During my Creative Writing MA at the University of Nottingham this last year, advice and feedback from peers, tutors and established writers has, without a doubt, made me a better writer. However, the seminars led by literary agents and publishers (of all sizes) have paradoxically made me less confident I will ever get a novel traditionally published.
Despite how fascinating and incredibly helpful these talks were, they highlighted how small a percentage of submitted work ultimately gets accepted by publishing houses. Though some luck is involved in getting traditionally published (such as stumbling upon the zeitgeist, for example, or the personal preferences of the people reading your work) it would, of course, be a mistake to think of it as a lottery. The odds of getting published will differ for every writer depending on their specific abilities and ideas, however, the competition is tough and this is complicated further by the fact that a publisher can actually genuinely like your work and still decide not to publish it on the basis that they do not think it will sell. The process with traditional publishing is certainly not perfect, then: it seems to be as (if not more) driven by what will sell rather than what is good. You would hope these align but it is not always the case.
This has inevitably led me to ask myself: is self-publishing the answer? Avoiding the gatekeepers of the traditional publishing industry is an intriguing prospect, especially in light of the fact that self-publishing has risen so dramatically in the last 10-15 years and has now become more acceptable; stigmatised less as the ‘vanity publishing’ it was once called. The technology of eBooks has pushed this rapid increase, with some figures approximating that a third of all eBook sales in many English-speaking countries are now from independent authors. There are also many places offering print self-publishing alongside eBooks, such as the big hitter Amazon, along with less problematic companies like Blurb, MindStir, Lulu and Smashwords. On a general scale, it has helped to democratise the market and produce a wider array of literary voices. This could be particularly relevant for marginalised people who have traditionally found it difficult to be heard among the white cis-heterosexual voices dominating the landscape. However, at the risk of sounding snobbish, the biggest success story of this revolution, E. L. James’ Fifty Shades series, only highlights the loss of quality that can come with it.
The main argument for self-publishing, as I see it, is that it is simply easier. You don’t need anyone else’s opinion or help on your masterpiece; neither on the novel itself, nor the layout or cover design. From my own experience of the relentless submit-rejection cycle of short fiction and poetry to literary magazines, the prospect of avoiding that arduous and mentally exhausting process is tempting. But where will it get you? Despite you having most likely written something of better quality than Fifty Shades of Grey, that kind of success is incredibly rare. The average self-published book apparently sells 186 copies. This does not seem advantageous for anyone, marginalised or not. It therefore still seems like vanity to me, despite the rebranding.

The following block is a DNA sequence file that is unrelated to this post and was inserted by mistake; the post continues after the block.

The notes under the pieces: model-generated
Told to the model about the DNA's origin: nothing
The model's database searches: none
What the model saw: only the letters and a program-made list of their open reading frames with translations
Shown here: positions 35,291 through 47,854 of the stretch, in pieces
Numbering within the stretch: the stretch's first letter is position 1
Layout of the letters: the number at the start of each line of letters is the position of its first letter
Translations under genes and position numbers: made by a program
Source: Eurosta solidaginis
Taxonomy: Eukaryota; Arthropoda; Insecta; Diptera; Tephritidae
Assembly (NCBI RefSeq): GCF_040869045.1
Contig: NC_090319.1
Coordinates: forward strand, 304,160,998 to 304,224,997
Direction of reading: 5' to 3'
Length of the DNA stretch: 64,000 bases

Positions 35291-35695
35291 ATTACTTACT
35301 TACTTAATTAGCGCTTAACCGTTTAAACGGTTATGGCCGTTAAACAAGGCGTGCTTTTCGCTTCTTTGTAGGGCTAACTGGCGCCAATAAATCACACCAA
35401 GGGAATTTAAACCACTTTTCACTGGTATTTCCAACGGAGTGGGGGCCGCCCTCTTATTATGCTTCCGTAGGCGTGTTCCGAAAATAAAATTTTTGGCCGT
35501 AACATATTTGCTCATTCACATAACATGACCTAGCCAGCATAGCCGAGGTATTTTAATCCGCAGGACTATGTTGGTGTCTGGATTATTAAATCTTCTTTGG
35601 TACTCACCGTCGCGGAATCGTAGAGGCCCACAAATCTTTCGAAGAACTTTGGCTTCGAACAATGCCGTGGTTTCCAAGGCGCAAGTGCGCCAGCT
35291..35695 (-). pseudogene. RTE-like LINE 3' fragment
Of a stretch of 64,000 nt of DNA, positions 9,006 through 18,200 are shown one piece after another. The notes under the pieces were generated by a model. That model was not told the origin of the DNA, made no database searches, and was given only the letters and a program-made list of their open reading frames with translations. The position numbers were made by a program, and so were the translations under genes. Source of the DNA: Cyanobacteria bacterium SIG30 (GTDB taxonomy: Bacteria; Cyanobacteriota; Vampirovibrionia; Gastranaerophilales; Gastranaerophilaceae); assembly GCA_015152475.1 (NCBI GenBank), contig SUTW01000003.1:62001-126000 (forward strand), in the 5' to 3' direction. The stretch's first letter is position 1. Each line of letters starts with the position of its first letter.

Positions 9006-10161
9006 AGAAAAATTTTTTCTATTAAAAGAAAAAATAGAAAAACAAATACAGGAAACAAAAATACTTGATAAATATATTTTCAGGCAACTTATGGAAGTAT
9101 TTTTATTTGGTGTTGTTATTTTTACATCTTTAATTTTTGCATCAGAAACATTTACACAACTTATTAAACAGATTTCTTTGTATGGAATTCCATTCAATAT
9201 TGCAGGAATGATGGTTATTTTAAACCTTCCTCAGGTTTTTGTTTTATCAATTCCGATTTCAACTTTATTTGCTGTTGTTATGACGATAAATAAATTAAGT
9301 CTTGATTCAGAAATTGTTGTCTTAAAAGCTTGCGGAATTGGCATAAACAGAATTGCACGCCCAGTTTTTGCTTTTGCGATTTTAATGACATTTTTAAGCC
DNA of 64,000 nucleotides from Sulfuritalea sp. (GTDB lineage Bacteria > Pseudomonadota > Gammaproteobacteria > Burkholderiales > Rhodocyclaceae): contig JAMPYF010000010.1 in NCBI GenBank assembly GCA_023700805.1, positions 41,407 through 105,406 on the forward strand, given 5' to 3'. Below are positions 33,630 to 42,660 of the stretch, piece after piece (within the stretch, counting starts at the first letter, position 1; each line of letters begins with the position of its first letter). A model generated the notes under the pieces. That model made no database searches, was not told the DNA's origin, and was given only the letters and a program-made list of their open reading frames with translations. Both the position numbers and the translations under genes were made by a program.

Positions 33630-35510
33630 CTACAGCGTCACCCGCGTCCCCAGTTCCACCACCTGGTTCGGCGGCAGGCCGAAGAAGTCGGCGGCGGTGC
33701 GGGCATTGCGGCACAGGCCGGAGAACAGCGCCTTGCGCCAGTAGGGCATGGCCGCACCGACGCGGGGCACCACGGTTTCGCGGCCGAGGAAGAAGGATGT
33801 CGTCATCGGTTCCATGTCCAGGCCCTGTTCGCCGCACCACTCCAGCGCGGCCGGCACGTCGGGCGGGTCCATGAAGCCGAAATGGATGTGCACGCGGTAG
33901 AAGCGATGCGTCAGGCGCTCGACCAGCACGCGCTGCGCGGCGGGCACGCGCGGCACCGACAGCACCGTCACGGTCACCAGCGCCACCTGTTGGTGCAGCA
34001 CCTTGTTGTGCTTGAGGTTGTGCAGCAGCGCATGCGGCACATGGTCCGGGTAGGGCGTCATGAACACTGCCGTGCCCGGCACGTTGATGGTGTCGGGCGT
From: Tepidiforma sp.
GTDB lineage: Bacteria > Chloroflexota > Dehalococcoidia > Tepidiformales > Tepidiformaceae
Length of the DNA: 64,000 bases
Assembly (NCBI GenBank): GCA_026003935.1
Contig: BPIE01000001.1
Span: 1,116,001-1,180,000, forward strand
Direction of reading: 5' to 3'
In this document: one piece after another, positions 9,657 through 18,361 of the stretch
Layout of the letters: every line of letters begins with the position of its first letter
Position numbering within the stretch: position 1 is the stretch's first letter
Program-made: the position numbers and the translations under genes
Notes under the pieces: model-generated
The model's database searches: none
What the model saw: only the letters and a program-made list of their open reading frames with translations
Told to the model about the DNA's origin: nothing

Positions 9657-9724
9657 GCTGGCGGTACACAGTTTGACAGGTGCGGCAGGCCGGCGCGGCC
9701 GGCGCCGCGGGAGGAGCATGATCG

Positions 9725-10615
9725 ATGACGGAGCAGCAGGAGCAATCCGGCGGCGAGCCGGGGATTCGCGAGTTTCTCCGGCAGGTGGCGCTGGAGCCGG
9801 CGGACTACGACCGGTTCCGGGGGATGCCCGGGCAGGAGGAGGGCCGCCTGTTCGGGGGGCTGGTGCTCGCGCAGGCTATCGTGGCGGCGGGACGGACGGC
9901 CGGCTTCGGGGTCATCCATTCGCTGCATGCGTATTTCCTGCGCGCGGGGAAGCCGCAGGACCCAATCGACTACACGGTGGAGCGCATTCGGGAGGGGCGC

Saying that, my writer friend self-published his first collection of three short stories while continuing to pursue conventional publication for his full-length novel. His logic was that his self-published work acts almost like a pilot for a TV series in that he will be able to showcase his work when seeking out representation for his work in progress. I am trying a different route, submitting short stories to literary magazines, presenting my TV pilot that way. Both seem valid enough, though, and time will tell which will pay off. Hopefully both.
Perhaps there is a compromise option, in which established publishers have a self-publishing branch in their companies, and the books self-published by that publishing arm would not be sent to bookshops or promoted with the same attention as the conventionally published works. They would only be available as print to order, but there would be some quality control in regards to grammar, typos, etc. The democratisation will remain in the fact that they will publish anything as long as basic standards are met and it is not Mein Kampf 2. However, in the current state of affairs, unless you are just writing for the pure joy of it, or have the money and resources to hire editors and people to market your self-published book, these gatekeepers at publishing houses are important— they are experienced filters to funnel your writing through and will help to make your book the best it can be and sell it as well as it can be sold. It therefore seems to be the only viable option for me personally.
Now all I have to do is write something that they will like and their paying customers will pay for. Yikes.
About the Contributor
Harry Wilding is a broadband communist who used to make short films. He has started writing prose and poetry again instead due to the smaller budgets involved. He is studying for a Creative Writing MA in Nottingham and is gradually beginning to get some work published. Find him at: